Of course, it was easy for Reds to behave so in yesterday’s circumstances. The harmless, toothless old lion was taking one last laboured traipse around the circus ring he once held spellbound, accompanied by two of his masters.
During the dull empty stretches of what was a lacklustre and largely meaningless game, it was hard not to drift back to the good old days, when a sighting of Wenger coming into Warwick Road’s range used to be the cue for frenzied forecourt excitement and not a little snarling loathing. Ah, those sweet hatreds of the turf; where would professional football be without you?
A lot of Reds really did genuinely detest his supposed professorial superiority and his arrogant ‘foreign fancydan’ teams. They would cheer Fergie on in the media, as the Scotsman unveiled a range of what we have all come to know as ‘mind games’. To be frank, on the quiet, many of us thought Fergie rarely got the better of his oppo on that score, not least because Wenger was always the far more intelligent and cultured man.
But on the pitch, where it mattered, via a dramatic series of often quite brilliant and blood-pumping matches, United did eventually reduce the Alsatian’s bite to a bark and then a whimper. Post-2004, when Fergie started saying nice things about Arsène in public, we sniggered; it was a sure sign Wenger was no longer seen as a threatening younger lion. That role of pretender to the tree perch had now been usurped by José Mourinho.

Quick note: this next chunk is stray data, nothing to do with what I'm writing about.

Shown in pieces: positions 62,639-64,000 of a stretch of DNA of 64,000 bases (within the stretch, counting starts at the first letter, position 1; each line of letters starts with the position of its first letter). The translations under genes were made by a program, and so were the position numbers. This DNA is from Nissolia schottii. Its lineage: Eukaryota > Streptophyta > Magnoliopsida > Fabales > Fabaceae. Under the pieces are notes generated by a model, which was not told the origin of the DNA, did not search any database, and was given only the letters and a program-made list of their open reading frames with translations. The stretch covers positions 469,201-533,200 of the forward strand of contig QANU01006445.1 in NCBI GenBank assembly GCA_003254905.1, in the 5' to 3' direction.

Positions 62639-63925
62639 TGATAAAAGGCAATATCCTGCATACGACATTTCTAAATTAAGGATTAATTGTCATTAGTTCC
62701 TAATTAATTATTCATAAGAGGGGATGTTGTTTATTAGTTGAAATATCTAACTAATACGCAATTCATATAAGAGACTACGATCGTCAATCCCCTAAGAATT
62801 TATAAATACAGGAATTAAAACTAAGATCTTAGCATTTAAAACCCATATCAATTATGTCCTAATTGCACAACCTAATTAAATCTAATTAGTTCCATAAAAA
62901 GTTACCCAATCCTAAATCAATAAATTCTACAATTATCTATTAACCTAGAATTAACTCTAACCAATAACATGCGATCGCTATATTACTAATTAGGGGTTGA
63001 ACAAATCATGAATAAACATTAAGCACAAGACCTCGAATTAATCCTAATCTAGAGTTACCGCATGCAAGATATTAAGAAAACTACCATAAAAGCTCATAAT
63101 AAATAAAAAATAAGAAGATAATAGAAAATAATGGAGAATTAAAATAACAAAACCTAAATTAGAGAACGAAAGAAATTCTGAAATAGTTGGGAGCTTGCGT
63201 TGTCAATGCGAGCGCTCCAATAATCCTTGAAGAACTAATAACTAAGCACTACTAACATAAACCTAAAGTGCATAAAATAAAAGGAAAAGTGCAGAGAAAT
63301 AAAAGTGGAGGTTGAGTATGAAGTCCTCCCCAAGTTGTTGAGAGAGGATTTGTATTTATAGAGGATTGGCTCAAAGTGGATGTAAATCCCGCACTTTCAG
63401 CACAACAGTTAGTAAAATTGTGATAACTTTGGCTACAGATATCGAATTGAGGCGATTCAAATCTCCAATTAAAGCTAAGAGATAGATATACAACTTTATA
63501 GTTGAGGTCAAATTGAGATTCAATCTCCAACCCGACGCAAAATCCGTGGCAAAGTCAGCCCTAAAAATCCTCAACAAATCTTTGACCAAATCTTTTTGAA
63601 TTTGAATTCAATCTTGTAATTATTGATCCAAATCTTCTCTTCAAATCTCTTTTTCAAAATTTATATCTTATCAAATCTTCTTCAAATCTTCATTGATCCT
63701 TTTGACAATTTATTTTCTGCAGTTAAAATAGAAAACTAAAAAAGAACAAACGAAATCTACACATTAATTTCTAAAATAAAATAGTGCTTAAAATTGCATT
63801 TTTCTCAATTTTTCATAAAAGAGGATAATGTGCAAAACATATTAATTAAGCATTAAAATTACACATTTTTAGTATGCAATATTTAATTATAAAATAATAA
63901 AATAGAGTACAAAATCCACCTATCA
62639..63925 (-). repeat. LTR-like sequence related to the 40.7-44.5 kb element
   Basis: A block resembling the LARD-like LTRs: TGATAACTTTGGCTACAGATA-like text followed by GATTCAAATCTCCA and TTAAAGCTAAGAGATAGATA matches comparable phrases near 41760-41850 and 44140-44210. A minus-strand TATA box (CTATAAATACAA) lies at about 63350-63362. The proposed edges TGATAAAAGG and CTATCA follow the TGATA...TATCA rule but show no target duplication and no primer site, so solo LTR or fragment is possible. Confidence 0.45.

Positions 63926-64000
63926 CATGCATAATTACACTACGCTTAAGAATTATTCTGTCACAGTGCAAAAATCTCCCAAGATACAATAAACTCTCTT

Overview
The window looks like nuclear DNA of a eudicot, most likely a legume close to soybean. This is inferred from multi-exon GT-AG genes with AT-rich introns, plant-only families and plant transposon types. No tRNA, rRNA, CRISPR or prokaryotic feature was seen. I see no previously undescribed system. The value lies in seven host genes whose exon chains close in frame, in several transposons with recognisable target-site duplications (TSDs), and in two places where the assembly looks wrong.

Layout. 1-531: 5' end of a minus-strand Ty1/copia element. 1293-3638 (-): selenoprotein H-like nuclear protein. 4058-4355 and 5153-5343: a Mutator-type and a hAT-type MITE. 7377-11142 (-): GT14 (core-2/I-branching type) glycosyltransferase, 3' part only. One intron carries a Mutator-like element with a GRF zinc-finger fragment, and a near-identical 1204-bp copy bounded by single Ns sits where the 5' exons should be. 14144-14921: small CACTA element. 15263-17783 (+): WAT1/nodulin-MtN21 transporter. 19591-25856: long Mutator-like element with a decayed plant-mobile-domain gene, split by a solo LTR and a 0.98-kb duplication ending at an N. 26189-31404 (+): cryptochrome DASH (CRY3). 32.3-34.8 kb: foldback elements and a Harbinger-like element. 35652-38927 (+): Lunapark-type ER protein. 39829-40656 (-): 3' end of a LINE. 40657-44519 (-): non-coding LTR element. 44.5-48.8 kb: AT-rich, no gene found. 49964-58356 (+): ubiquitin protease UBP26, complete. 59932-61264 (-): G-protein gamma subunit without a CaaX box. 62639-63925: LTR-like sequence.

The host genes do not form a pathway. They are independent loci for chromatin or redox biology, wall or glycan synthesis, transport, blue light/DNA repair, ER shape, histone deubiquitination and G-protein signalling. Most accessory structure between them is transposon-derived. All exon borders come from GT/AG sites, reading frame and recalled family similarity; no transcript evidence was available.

It was to Mourinho the task fell yesterday to lead the farewell to his own one-time rival. Fittingly, he’s been on a similar journey to Fergie’s with Wenger; outright unpleasantness and bile in the mid-Noughties had gradually been replaced by studied indifference and then even signs of warmth as Wenger waned.
There’s no getting away from the fact that some of the things José said and did about Wenger back in the day were a disgrace, and that he tended to behave the worse of the two. Drifting back yesterday, it was startling to remember the dirty details, and recall just what a nasty little git we had always reckoned José to be in those days. And now he’s our leader. ‘Oy!’ as my Gooner colleague Bernard might say.
I doubt there’s anyone in the country who thinks José’s the better man than Wenger.
But football doesn’t dish out its points and trophies for niceness. Nice guys do, indeed, tend to finish last; the b*stard always goes home with the girl.
Although...he did almost get the girl one night. We found out years later that Wenger was considered as a possible successor when Fergie first tried to retire. It’s probably best for all concerned that destiny declined that left turn.
Wenger’s lack of driving ruthlessness would surely have long since done for him at Old Trafford.
Post-Busby - that great and saintly rule-proving exception - the sheer scale and diversity of Manchester United have almost always required b*stards to control it successfully. Ask rueful nice guys Moyes, O’Farrell, Wilf, Moyes and Sexton.
So adieu it is, to a genuine great who provided us with some scintillating opposition and the worthiest of all our challenges, and to a nice man whom we yet so often contrived to hate.
And naturally, there could only have been one fitting result last night. As the clock struck FergieTime, the geeky nice guy finished last, and the good-looking b*stard went home with the points.